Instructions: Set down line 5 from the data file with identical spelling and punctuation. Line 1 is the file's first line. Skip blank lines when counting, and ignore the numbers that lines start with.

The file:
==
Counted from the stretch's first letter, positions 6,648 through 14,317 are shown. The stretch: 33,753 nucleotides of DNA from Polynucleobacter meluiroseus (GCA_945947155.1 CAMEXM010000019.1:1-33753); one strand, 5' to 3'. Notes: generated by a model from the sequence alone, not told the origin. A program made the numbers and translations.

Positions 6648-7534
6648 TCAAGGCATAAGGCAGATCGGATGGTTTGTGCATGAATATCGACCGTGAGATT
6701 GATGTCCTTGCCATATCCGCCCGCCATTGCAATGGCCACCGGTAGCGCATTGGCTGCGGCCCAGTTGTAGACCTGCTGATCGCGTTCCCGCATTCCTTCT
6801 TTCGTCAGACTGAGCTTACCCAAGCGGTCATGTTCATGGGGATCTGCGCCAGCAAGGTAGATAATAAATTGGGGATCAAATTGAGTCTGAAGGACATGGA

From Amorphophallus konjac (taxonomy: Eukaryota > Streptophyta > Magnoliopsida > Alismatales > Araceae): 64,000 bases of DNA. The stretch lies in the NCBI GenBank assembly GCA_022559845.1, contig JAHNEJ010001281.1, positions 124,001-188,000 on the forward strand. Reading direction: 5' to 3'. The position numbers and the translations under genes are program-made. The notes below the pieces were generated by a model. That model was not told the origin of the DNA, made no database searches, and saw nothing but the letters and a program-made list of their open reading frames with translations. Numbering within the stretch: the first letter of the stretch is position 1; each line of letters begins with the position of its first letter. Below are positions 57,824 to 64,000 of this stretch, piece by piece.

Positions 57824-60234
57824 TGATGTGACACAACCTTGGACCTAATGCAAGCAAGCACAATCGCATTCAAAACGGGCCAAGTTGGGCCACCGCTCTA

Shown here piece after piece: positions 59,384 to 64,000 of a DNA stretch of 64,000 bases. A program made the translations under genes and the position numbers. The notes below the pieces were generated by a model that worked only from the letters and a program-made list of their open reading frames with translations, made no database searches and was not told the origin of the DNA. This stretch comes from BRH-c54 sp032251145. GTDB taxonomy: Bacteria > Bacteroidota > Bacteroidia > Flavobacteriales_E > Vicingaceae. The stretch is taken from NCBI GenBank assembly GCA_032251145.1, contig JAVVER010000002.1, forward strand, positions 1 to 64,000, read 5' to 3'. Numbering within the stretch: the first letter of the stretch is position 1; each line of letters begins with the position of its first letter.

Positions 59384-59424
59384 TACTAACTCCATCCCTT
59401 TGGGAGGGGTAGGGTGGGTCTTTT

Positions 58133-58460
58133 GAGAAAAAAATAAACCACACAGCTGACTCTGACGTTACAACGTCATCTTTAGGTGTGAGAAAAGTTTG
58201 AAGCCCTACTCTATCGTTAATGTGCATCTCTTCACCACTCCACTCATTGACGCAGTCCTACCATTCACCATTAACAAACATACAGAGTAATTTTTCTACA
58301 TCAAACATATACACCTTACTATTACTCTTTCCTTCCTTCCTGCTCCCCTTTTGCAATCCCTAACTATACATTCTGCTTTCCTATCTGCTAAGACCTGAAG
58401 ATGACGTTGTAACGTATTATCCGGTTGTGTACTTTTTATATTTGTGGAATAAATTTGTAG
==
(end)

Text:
6801 TTCGTCAGACTGAGCTTACCCAAGCGGTCATGTTCATGGGGATCTGCGCCAGCAAGGTAGATAATAAATTGGGGATCAAATTGAGTCTGAAGGACATGGA